What We Talk About When We Talk About Food

What are we talking about when we talk about food? Or, more specifically, food sustainability. When we talk about food, we are really talking about the complex relationship between food, water, environment, technology, policy, and ethics.

Food impacts us on so many levels: from the personal to the global. Individuals, communities, and national governments have to constantly make choices about which food reaches our tables. And, for a variety of reasons‚ÄĒclimate change, energy costs, global economic inequality‚ÄĒthese choices are becoming more and more complicated. For this reason, entrepreneurs and venture capitalists around the world are turning their attention to this area.

To shine a light on this development, Columbia Engineering and Columbia Entrepreneurship brought together a panel of Columbia experts, who are contributing to the global dialogue on food, to discuss available solutions to feed a hungry planet.

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Buckets, Brackets, and Morningside Madness

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The Ivy League made headlines in early March by announcing it would finally be adding an in-conference postseason tournament to determine its automatic berth into the NCAA Men's and Women's Basketball tournaments. It will be the very last Division I conference (out of 32) to make the change.

Of the announcement, Director of Intercollegiate Athletics and Physical Education Peter Pilling had this to say: 

"This is an exciting day for Columbia and the Ivy League...Having a postseason tournament will allow us to create an amazing experience for our student-athletes, alumni, and fans."

After posting a 21-win regular season record this year, Columbia Men's Basketball will aim to make noise in playoff competition when the Ivy League implements the new tournament format for the 2016-2017 season. Columbia men's basketball head coach Kyle Smith felt similarly:

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Columbia University Band Alumni Association Writes on Its History

By the Columbia University Band Alumni Association:

They say it takes a village to raise a child. At the Columbia University Band Alumni Association, we're finding that a village of alumni can do a pretty good job of piecing together the history of an organization with a rich but largely uncollected past.

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Your Weekly Low Down | March 18, 2016

Catch up on the latest news from your Columbia alumni community this week.

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Celebrating Women's History Month

March is Women’s History Month. Join the Columbia Alumni Association (CAA) and our Columbia community in proudly recognizing and celebrating the generations of Columbia alumnae who have contributed to history, and who continue to help shape the future.


 

 

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Columbia Archives Set to Mark 50th Anniversary of 1968 Protests

As of 2018, it will be 50 years since the protests on Columbia's campus over the University's link to the war in Vietnam and the construction of a gym in Morningside Park with an alleged "back door" for Harlem residents, which culminated in the occupation of five buildings in April 1968.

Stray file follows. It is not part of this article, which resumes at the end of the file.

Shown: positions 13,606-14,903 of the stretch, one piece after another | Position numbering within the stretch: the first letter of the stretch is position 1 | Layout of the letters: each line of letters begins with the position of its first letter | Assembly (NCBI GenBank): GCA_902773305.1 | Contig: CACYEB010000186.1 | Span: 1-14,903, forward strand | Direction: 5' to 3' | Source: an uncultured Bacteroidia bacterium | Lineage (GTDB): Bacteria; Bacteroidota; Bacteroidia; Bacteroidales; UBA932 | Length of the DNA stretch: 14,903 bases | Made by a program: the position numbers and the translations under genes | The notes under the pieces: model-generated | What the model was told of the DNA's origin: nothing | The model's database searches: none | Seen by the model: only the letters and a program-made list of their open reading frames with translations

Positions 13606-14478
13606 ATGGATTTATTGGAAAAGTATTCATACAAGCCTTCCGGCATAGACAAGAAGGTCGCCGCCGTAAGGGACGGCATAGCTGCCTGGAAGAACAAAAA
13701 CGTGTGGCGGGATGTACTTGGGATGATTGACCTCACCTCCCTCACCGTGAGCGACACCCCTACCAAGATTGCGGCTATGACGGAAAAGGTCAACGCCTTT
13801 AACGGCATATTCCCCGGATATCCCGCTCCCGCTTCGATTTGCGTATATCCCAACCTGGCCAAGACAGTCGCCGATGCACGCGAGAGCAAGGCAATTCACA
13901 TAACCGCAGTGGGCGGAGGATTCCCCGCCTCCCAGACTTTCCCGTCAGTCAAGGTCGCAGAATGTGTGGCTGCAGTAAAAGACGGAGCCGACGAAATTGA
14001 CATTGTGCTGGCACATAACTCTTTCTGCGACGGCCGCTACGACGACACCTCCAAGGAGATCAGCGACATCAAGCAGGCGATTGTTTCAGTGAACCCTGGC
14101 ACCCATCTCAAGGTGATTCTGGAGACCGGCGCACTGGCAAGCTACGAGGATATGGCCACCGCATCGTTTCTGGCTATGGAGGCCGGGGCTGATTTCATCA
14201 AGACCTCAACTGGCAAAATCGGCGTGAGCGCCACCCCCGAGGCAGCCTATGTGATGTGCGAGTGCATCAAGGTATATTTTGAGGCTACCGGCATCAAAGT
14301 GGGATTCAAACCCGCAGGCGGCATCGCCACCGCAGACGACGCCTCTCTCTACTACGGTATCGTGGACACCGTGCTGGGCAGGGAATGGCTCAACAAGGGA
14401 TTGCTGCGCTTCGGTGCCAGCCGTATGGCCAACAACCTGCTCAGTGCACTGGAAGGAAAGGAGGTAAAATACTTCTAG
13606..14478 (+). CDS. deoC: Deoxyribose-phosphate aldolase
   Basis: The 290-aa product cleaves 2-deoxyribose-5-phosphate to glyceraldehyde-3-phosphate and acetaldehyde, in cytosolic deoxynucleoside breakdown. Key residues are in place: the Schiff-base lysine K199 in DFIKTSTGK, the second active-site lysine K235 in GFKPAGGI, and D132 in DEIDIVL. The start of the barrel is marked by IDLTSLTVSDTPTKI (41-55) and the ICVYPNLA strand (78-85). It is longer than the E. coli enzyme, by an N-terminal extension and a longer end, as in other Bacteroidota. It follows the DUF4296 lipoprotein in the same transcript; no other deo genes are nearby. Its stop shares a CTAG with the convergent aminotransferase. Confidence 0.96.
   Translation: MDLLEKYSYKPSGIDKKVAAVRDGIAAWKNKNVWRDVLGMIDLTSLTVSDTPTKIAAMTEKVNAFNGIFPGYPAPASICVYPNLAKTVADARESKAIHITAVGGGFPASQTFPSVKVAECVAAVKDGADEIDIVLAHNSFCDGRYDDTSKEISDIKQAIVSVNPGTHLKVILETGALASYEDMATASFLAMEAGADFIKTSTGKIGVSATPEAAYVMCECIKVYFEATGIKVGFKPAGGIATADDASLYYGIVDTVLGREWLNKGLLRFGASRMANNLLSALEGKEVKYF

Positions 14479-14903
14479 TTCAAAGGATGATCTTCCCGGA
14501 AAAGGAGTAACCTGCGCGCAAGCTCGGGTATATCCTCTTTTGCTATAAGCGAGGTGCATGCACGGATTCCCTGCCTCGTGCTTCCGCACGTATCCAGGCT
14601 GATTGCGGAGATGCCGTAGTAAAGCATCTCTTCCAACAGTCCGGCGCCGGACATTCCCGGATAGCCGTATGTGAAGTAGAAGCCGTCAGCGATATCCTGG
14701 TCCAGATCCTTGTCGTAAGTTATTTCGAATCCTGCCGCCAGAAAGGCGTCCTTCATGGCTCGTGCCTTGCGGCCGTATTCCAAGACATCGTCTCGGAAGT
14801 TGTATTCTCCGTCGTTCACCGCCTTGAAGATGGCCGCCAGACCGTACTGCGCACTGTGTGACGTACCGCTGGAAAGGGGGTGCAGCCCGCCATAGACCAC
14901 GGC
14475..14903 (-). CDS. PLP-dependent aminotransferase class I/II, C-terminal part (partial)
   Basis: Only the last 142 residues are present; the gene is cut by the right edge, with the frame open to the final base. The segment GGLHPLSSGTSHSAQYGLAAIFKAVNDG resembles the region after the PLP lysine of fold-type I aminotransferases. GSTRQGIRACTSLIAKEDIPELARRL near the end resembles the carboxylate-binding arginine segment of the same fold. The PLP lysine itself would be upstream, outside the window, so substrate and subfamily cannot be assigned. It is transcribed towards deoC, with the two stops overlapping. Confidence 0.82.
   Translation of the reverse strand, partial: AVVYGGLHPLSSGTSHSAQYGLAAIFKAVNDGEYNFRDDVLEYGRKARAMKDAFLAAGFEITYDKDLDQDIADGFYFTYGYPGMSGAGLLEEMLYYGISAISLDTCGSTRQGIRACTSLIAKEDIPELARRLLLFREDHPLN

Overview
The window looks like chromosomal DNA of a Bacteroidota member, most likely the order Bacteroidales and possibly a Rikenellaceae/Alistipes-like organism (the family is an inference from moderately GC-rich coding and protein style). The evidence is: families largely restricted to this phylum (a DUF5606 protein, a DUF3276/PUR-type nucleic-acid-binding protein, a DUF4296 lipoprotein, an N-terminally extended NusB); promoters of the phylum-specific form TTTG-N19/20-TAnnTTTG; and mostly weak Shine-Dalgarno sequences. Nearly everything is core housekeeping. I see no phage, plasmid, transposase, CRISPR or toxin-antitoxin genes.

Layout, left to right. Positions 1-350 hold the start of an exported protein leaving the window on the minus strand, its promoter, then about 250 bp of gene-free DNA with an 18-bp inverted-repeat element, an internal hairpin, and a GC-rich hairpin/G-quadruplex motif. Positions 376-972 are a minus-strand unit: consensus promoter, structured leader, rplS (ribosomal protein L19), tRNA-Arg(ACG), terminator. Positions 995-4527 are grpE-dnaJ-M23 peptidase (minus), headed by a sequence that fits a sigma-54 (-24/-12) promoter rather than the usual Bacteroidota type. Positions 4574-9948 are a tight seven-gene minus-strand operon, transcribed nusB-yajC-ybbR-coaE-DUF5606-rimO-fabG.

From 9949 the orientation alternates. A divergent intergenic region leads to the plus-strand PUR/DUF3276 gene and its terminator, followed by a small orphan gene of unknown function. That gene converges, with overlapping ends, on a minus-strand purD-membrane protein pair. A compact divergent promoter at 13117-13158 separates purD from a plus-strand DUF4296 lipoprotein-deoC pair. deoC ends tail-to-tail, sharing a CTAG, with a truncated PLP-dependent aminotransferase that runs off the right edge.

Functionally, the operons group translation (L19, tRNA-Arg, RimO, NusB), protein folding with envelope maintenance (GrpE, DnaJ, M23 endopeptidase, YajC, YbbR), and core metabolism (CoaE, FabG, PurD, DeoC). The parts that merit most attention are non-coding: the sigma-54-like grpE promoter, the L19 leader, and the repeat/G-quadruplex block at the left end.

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Changing Careers? Some Tips from Fellow Alumni

Planning to make a major career transition or change from one industry to another? These Columbia alumni have had success with this‚ÄĒcheck out their insight below.¬†

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How to use your Alumni Community for career networking

There's a new and exclusive resource available‚ÄĒjust for Columbia alumni. The online Alumni Community is a portal for many things, from updating your information with Columbia to group discussions. For networkers, job seekers, or hiring managers, it's an important place to establish a profile as a savvy professional, thought leader, and to leverage your Columbia connections.

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Read on for 10 tips on how to optimize the Alumni Community for your job search and enhance your professional profile.

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Call the Bleach Patrol!

By Stacy Morford, Lamont-Doherty Earth Observatory

Attention surfers, divers, snorkelers, and other ocean enthusiasts: Those vibrant¬†coral reefs below you need your help. In many parts of the world, corals are getting sick in the warm water accompanying El Ni√Īo, and they‚Äôre turning bone white.

It’s called coral bleaching, and in severe cases it can kill them over time. But while scientists know that coral bleaching has been connected to changes in water temperature, many questions remain about the causes and the recovery process.

To track the evolution of coral bleaching and home in on its triggers, a group of surfer-scientists at Columbia University’s Lamont-Doherty Earth Observatory has teamed up with the World Surf League and GoFlow to launch Bleach Patrol, a citizen science project and app. The app and website went live just ahead of spring break, as millions of people headed for the beaches.

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Your Weekly Low Down | March 11, 2016

Catch up on the latest news from your Columbia alumni community this week.

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